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The Food Critic’s Daughter

A professional adventurous eater copes with a kid who just wants a piece of toast

By Troy Johnson

The Food Critic's Daughter

The Food Critic’s Daughter

Illustration by Chantal Bennett

She’s eating it. Really going for it. Sitting on the couch, bed-headed but fully conscious, my eight-year-old daughter takes one eager spoonful after another until it’s gone.

“Was that good?” I inquire, playing it far from cool.

She nods her head excitedly. That’s a full yes, not a polite yes. It’s just Honey Nut Cheerios, which have enough sugar to taste reasonably good in a bowl of radiator fluid. But small wins matter when you’re the parent of a picky eater.

“Great news,” I say. “Babe, that was almond milk! So now you know you like almond milk! Awesome, right? Your world just got bigger!”

She’s only half listening, so I stupidly press on, going against every piece of child psychology I’ve read: “You never know what you’ll like unless you try new things, dude. You didn’t know you’d like donuts until you tried them.”

This gets her attention.

“ALMOND MILK?” she gasps, lifting her hands to her now-injured mouth. She clicks her tongue repeatedly against the roof of her mouth, trying to squeegee it all away. (She’s not allergic.) Ask her now what almond milk tastes like and she’ll probably say “trust issues.”

As a food writer, I often have to swallow super-niche ingredients before I can Google them. I’ve eaten ant-egg tacos and crunchy larva tortas. I’ve willpowered my way through dried crickets with lime, goat brain tartare, eyeball sashimi, chicken hearts, beef tongue on a stick with dried tuna flakes, organs and glands of all sorts. In my peculiar job, I can’t say “Oh, sorry, nope.” My mouth is a turnstile.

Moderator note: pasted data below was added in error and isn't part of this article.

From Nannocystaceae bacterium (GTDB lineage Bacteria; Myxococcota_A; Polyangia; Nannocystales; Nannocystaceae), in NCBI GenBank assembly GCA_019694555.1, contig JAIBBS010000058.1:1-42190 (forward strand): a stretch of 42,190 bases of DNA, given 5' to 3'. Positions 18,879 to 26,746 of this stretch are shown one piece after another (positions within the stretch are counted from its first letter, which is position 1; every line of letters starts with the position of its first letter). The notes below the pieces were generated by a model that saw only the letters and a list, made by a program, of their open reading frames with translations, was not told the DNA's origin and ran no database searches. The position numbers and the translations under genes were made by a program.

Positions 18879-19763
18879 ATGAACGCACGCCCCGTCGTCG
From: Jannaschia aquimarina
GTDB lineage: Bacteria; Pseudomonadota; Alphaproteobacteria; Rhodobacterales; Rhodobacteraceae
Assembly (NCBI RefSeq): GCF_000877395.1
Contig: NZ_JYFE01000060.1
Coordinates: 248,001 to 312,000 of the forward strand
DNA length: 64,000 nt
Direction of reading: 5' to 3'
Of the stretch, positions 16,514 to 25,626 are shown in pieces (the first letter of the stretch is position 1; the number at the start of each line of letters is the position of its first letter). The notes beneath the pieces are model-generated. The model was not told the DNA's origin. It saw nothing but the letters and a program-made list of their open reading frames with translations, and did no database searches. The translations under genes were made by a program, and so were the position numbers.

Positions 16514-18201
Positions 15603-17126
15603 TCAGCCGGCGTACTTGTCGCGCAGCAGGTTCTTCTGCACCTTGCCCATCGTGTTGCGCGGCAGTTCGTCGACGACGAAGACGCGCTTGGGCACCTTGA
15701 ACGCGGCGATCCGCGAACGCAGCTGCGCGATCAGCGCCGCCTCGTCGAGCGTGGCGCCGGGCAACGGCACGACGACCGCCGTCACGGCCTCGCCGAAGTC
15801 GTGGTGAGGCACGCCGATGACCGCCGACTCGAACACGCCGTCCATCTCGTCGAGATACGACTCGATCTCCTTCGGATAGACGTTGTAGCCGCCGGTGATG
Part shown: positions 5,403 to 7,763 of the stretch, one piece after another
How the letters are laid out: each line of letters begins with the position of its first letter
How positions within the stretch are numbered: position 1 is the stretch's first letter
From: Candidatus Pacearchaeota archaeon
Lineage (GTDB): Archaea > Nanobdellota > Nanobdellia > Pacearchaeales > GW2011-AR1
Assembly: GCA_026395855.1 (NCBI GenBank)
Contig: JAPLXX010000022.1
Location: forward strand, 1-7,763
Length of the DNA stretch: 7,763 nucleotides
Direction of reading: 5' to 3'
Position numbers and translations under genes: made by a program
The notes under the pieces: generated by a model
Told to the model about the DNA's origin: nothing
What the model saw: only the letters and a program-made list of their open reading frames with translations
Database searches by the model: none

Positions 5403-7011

To keep me humble and frustrated, the universe gave me a daughter who has christened about six foods on earth fit for consumption, at least four of which are white carbo­hydrates with cheese. I’m a cobbler, and this beautiful girl burns shoes.

She doesn’t like chicken. Or oranges. Or milk (which takes cereal down with it). No thanks to eggs. Peanut butter gets in the way of her jelly. Broccoli is fine raw, not cooked. No, wait, now she doesn’t like broccoli in any form. Bananas are only good “when they’re kinda green.” Soup is too soupy. Green beans have marbles in them. Rice, or any grain, is too textury. Plums too purple. Avocados had their moment in her grace, but they’ve fallen. For decades, parents have been able to get kids to eat vegetables by dipping them in ranch dressing. Not in her house.

A big part of a parent’s job is to get our kids vital nutrients. I started tactfully, serving as the hype man for various fruits and vegetables. But eventually you hit a point where you’re just trying to jam nutrients into your child, like a crumply bill into a vending machine. I resorted to loading her morning smoothie with chia seeds and hemp seeds. I once added three almonds, and she sniffed them out.

Child psychologists say picky eating is a control issue. I’m a devout live-and-let-live dad. You wanna wear pajamas to the funeral? Sure, why not, they’re dead. Still, we tell them when to sleep, when to play, when to live. Her dinner plate is one space she can exert a tiny bit of power over the marionette existence of being a kid. I know pushing too hard will make her resent food, one day finding herself eating a cake in the bathroom at her place of employment.

And so I make her mac ’n’ cheese, cheeseburgers, hot dogs, quesadillas, pancakes, fettuccine alfredo (I once tried to add broccoli, and just ended up a lonely man eating two plates of noodles). I act like the hummus I’m eating tastes like ice cream. More often, I’m the food critic standing in a Chipotle.

The good news is, we’ve discovered one clean, healthy meal she’ll eat: salmon sashimi. But not Scottish salmon. She prefers New Zealand king salmon. I learned this a few months ago, spending $80 on her lunch.

Paying that bill, the epiphany hit me. The girl isn’t a picky eater. She’s a food critic, just like dad.

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